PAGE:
“Hey Shiro,” Hunk says with a grin. “Want to watch me hit the back of Lance’s head with a potato?”

Shiro stares at him and Keith watches in quiet amazement as Shiro’s mouth twitches with an almost smile.

“Yeah,” he says, with perfect calm. “I do.”

Keith watches, bemused, as Hunk turns and pelts Lance in the back with a small seafoam green tuber, which thoroughly disrupts whatever joke he was setting up with Romelle. Lance hisses in surprise more than pain as Hunk bursts into laughter and Shiro threatens a smile.

It devolves very quickly after that. Keith sighs and takes up the task of peeling the not-potatoes, using the paring knife Hunk leaves behind in favor of thoroughly misusing his bayard to show off to Shiro. Both Lance and Hunk use their bayards to shoot whatever Shiro demands on them— mostly the tubers Keith doesn’t peel in time, and small rocks.

“I’ve never seen Shiro like this,” Pidge says beside him, looking surprised when she looks up from her datapad.

Keith nearly nicks his thumb with the paring knife— pathetic, really— when he looks up to watch Shiro, his bright laugh and surprised gasp whenever Hunk fires a lobbying shot into the air and it arcs down to explode a potato.

There’s a pot of boiling tubers on the fire now, thanks to Keith, and he knows that Hunk will eventually elbow him out of the way and take over, but he doesn’t mind doing this for now. It gives his hands something to do. It helps ease the ache that’s building up in his throat, watching a Shiro he’s never known have fun. He’s laughing. He’s acting like a kid. In all the years he’s known Shiro, and known his humor and teasing, known the moments when he isn’t the professional, mature adult everyone seems to want to force him to be, he hasn’t quite seen him like this— like a kid.

“Yeah,” he says softly, in response to Pidge, his expression undoubtedly fond. He can’t really find himself to care. Ever since he got Shiro back (again, his mind supplies unhelpfully), he’s cared less and less how obvious his expression is whenever he speaks to or about Shiro. He wonders if he ever really cared— or if only Shiro mattered, and how Shiro would react.

“He does seem rather happy, doesn’t he? All things considered,” Allura says.

“You’d think he’d be more discerning,” Pidge says, but she’s smiling. “What if we were kidnappers?”

Maybe, Keith thinks, Shiro’s trust transcends whatever stupid space magic is at work here. Maybe, instinctively, Shiro knows he can trust them all, that he’s safe. He doesn’t voice this, if only to avoid Pidge’s snort and Allura’s comforting, understanding smile.

“Any luck on next steps?” Keith asks the two of them.

Pidge shakes her head. “Allura and I worked on some projections, but it’ll take time for the data to get processed. I’m going to check back in an hour from now.”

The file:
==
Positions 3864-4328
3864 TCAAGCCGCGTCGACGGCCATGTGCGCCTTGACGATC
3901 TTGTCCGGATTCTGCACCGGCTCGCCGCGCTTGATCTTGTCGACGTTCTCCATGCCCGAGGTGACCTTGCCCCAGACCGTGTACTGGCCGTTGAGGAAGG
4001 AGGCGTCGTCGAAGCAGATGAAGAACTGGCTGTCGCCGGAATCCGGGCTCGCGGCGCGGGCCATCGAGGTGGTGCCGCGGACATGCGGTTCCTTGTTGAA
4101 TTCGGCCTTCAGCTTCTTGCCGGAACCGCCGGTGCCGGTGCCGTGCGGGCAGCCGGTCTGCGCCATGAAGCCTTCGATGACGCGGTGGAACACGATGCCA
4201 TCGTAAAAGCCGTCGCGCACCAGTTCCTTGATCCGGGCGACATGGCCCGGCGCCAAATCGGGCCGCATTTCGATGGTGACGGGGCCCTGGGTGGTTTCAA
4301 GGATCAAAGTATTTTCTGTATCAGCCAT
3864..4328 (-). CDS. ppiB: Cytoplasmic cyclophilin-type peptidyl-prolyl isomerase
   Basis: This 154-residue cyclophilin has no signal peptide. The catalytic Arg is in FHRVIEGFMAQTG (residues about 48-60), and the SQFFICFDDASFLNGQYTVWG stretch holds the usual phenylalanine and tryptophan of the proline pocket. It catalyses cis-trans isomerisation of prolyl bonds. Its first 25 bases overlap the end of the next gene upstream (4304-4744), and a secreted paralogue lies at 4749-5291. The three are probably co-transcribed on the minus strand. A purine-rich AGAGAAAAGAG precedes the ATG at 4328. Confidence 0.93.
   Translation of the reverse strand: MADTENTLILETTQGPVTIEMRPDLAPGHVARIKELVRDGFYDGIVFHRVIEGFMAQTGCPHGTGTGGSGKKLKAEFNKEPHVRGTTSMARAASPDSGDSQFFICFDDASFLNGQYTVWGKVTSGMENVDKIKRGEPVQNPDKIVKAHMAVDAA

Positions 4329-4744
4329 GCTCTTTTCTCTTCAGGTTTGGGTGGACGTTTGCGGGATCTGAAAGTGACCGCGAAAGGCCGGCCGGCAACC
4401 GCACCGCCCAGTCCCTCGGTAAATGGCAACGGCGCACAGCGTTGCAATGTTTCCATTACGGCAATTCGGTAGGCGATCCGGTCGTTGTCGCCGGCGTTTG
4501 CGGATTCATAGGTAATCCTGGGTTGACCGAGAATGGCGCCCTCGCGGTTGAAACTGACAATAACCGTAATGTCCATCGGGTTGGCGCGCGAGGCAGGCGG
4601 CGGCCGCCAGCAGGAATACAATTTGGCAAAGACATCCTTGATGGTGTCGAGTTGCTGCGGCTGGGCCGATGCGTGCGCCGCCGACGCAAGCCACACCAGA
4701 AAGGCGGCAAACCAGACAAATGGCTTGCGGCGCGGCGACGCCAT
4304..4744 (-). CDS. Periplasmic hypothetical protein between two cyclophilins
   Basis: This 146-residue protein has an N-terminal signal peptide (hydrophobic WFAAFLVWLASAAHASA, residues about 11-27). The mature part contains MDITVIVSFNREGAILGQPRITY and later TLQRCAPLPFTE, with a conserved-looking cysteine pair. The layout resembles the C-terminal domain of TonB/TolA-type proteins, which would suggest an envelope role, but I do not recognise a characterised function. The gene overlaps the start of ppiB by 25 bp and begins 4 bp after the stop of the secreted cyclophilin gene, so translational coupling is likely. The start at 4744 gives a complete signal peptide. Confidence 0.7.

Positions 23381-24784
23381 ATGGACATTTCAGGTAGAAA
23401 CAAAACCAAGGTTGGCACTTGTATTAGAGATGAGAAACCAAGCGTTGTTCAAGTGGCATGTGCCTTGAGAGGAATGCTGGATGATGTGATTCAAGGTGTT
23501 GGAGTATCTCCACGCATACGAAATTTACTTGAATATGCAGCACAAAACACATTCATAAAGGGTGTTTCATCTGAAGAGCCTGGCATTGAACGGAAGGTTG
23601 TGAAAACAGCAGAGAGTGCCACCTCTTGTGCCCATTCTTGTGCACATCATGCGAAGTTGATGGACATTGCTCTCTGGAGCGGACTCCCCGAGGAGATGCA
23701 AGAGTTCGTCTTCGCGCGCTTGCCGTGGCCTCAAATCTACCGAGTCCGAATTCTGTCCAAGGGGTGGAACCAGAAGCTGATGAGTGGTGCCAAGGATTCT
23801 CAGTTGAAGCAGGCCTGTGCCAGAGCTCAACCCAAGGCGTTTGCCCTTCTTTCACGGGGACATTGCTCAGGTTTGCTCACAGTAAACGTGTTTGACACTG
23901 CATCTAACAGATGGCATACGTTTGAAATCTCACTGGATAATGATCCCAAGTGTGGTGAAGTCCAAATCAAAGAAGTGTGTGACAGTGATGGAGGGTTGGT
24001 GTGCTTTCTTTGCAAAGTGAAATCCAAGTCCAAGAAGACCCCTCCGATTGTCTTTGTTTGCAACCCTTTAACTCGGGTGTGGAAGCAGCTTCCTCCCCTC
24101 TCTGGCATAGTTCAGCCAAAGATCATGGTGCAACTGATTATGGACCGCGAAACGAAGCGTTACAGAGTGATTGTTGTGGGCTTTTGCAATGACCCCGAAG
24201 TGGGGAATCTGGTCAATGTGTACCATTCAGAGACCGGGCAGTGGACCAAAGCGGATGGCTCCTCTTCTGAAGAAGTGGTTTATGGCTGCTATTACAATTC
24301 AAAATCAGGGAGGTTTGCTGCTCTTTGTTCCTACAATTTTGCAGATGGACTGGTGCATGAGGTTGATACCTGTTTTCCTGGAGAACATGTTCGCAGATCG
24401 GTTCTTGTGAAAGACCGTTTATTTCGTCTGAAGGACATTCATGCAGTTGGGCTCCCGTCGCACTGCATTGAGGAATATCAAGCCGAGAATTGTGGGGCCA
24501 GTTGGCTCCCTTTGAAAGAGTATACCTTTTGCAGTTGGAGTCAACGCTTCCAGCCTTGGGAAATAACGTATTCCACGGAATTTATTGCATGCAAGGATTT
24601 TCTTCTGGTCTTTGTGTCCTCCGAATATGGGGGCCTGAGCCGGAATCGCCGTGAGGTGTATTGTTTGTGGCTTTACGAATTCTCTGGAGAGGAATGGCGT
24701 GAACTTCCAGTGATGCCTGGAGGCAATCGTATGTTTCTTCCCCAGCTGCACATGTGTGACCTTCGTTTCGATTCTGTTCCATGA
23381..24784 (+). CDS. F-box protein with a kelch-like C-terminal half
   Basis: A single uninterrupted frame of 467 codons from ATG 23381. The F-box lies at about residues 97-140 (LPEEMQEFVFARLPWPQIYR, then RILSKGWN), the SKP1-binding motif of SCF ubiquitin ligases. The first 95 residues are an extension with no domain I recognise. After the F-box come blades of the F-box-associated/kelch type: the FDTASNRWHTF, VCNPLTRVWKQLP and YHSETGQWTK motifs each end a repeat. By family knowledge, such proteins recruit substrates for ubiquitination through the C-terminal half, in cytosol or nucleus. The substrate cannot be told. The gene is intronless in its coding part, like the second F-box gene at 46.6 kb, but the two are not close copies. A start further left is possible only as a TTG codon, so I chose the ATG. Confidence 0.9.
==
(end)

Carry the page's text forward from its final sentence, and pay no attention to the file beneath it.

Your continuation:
“Good,” Keith says. He finishes peeling the not-potato. “Keep me posted, okay?”

“Obviously,” Pidge says, and Keith really doesn’t know how to read into that.

Shiro shrieks in surprised laughter as pieces of tuber rain down on him. He scrubs his hands through his hair quickly and grins, cheeks rosy and potato mush in his hair. He looks so endearingly childlike in that moment that Keith actually feels his heart physically ache.

“He’s so happy,” Allura says quietly, her smile soft.

Keith thinks about what Shiro said, in the astral plane, My connection with the others wasn’t strong enough—

Thinks of all the ways in which the others could know Shiro, get to know Shiro, understand him. He looks at Pidge, and Allura beside her, their fond looks as Shiro picks up a stone and launches it into the air for Hunk to blast to smithereens with his bayward. No, of course they’d never seen Shiro like this.

“You should join them,” Keith tells them, glancing first at Pidge and then up at Allura.

Allura smiles at him, gentle— she must see right through him. Pidge hardly needs Keith’s encouragement, already pulling her bayward out and using it to launch seven large stones into the air for Lance and Hunk to shoot.

“Keith,” Allura begins but Keith shakes his head, turning away.

“I’m going to go make sure Kaltenecker doesn’t wander away. We can’t have Lance sobbing during dinner.” He casts Allura a smile that almost reaches his eyes and heads away from the scene of Shiro’s delighted laughter.




Dinner is a loud affair. Hunk manages to throw together something that’s actually delicious once he gets back to the boiling pot of tubers Keith left for him, and it’s not even made of the fungus of a crab’s toe or whatever. Everyone’s gathered around Shiro, answering his questions. He’s seemed to relax a little, at least is rolling with this all in stride— and many of his questions center around the lions themselves (now that he’s read exactly three paragraphs about them), Altea, outer space travel, all the math and mechanics and practicals of flying in deep space.

Keith smiles a little to himself as he chews on what passes for a potato on this asteroid, endeared despite himself. Of course Shiro would get along well with everyone, regardless of his age. Shiro always got along with everyone, and it’s not surprise that’d be the case now, too.